What is below is an extract from a much larger work I have published on this blog on the subject of the second exodus. You can find it at http://hoshanarabbah.org/blog/2014/04/19/the-second-exodus/. Natan
Isaiah 11:10–12:6, The Second Exodus
Although consisting of two chapters, this passage of the Scriptures is part of the same prophecy and speaks about the coming of Messiah, and the regathering of the outcasts of Israel from the nations to which they have been scattered. Below is a list of the salient points that pertain to the second exodus along with my commentary.
11:10, The root of Jesse (the Messiah) will be an ensign or banner to the Gentiles of the nations. We know that Yeshua was that root of Jesse who commanded his followers to preach the gospel to the Gentile world. The gospel has gone to the entire Gentile world only in the 20th century via the means of modern travel and mass communications.
11:11, Here, the prophet seems to be talking about another group of people — a remnant of his people (the outcasts of Israel, verse 12) as opposed to the larger group of Gentile believers from among the nations (who have heard the gospel message) referred to in verse 10. YHVH will recover his people — the remnant of Israel — the second time (i.e., the second exodus) from all lands including the islands of the sea (North and South America, England, Australia, Japan, etc.).
11:12, YHVH will set up an ensign or banner for the nations and shall assemble the outcasts of Israel and the dispersed of Judah. Yeshua is that banner. Even though Yeshua is the ensign for the Gentiles of the nations and for the remnant outcast of Israel who are scattered among the nations, only the outcasts of Israel will be regathered along with the dispersed of Judah.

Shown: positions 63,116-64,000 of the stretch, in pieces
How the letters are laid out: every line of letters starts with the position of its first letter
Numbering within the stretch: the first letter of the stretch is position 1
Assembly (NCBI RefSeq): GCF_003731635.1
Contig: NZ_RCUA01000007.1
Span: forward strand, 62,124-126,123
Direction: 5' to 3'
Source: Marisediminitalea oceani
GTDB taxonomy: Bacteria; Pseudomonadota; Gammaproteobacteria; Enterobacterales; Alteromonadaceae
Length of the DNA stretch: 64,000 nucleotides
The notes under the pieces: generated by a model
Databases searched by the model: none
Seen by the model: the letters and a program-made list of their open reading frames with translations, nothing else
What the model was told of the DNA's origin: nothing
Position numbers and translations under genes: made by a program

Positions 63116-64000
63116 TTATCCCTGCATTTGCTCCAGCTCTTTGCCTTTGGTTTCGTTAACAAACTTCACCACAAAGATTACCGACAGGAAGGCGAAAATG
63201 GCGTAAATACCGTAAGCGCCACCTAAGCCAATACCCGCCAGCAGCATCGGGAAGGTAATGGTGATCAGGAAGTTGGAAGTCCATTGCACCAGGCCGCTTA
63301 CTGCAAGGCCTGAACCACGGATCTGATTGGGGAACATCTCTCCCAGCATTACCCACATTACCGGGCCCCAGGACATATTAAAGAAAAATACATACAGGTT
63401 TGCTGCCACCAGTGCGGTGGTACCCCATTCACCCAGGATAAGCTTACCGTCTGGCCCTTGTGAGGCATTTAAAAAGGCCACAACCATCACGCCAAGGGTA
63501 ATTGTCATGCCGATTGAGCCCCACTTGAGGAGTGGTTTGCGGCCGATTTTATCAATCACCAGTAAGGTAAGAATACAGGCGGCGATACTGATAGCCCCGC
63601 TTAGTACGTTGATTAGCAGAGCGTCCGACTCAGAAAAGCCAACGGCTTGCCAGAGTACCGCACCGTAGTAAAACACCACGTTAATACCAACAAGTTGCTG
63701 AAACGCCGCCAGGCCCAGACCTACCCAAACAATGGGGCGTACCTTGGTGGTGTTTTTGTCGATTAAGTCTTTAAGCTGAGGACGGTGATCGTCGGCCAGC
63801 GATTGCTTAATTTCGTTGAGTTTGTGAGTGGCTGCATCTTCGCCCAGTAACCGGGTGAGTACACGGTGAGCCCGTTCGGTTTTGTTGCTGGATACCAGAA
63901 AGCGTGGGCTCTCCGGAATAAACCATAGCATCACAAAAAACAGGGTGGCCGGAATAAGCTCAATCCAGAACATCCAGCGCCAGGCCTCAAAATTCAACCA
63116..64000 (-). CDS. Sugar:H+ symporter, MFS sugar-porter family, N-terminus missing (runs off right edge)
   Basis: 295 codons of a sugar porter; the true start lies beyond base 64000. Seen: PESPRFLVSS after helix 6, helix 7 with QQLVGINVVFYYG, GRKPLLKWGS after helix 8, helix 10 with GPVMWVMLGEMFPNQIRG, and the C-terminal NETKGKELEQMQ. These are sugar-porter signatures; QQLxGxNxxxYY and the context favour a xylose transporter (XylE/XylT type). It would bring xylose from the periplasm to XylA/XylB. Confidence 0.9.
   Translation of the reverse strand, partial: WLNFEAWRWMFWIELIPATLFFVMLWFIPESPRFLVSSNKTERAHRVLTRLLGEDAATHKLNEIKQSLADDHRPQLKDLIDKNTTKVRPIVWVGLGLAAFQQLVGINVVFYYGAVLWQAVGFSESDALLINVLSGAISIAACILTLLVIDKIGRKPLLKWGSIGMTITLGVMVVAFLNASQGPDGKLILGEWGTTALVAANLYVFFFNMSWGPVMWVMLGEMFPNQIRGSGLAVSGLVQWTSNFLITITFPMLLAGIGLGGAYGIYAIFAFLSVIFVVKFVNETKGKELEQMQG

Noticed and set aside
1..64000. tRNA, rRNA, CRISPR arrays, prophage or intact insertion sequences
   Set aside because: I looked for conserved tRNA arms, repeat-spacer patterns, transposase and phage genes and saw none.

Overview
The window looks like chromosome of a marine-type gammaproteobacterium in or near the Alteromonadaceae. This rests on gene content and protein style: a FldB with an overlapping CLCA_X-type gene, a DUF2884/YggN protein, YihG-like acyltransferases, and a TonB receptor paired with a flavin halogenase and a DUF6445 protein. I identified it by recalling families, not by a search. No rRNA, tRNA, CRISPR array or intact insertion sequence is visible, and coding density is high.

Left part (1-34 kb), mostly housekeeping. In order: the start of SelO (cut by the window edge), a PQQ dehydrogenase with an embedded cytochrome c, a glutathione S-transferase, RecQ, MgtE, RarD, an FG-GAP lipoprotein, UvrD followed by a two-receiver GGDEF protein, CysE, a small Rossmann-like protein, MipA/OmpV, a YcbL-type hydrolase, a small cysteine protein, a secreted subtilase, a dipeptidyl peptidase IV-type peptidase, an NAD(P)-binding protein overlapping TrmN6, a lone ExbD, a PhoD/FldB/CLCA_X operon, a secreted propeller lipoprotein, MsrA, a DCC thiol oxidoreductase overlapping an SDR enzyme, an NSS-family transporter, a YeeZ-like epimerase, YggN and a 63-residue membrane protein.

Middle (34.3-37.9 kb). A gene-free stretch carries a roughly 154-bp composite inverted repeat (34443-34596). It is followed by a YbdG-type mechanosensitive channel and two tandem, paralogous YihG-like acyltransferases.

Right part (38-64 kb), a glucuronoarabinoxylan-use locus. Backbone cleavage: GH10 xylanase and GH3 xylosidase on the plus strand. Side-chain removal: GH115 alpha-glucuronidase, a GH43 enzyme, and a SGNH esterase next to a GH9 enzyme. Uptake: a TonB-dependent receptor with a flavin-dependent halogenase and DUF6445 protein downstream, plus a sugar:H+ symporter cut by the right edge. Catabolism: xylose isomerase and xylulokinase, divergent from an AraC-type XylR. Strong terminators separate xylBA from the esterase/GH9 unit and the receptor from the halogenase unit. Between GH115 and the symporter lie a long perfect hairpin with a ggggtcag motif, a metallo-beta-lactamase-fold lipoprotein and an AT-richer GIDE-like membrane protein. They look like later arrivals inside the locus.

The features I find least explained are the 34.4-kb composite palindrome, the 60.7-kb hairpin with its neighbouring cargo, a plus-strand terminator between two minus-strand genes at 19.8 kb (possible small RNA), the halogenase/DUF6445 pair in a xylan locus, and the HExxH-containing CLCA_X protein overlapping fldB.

11:13, It is among this remnant group of scattered redeemed Israelites and dispersed redeemed Jews that peace between the two groups will occur. How may we ask are these two previously antagonistic groups brought together? This can only occur through a common adherence to Torah and a belief in Yeshua the Jewish Messiah who makes of Jews and Gentiles one new man (Eph 2:11–19). At the same time, the adversaries of Judah and Ephraim (the Edomites or Moslems and their Islamo-fascist terrorist allies [more on this later]) will be cut off.
11:14–15, Together, Judah and Ephraim will defeat Edom, the Philistines of the West Bank, and Moab. (Note that all these enemies of Israel are Moslem nations! Compare this with the prophecies of Obad 18 and Zech 9:13.) Perhaps there are two groups of Judahites and Ephraimites: the remnant and the greater group. It appears that greater or national (secular) Judah and national (secular) Ephraim will defeat Edom, as it seems less likely that a remnant of Yeshua-followers (the end times Torah-observant saints) will be the ones to do this.
11:16, The scene switches back to the remnant again where a highway will be formed for YHVH’s people to return to Israel from Assyria (the nation of their captivity). This second exodus will be similar to Israel’s leaving Egypt the first time. As YHVH led ancient Israel through the wilderness en route to the Promised Land, he will do the same in the last days when Israel will return to the land of Israel from the nations of her exile.
12:1–12, This chapter seems to describe a millennial setting. For example, verse three is understood in Hebraic thought to be a reference to Hoshana Rabbah, the last great day of the fall biblical Feast of Tabernacles (or Sukkot), which is a prophetic picture of the Millennium when the Spirit of YHVH will be poured out upon the earth.
Now let’s note Isaiah 11:10–12:6 in the broader context of the chapters following this passage. Perhaps there is some additional understanding to be found as to the timing of Ephraim’s return by examining the event foretold therein.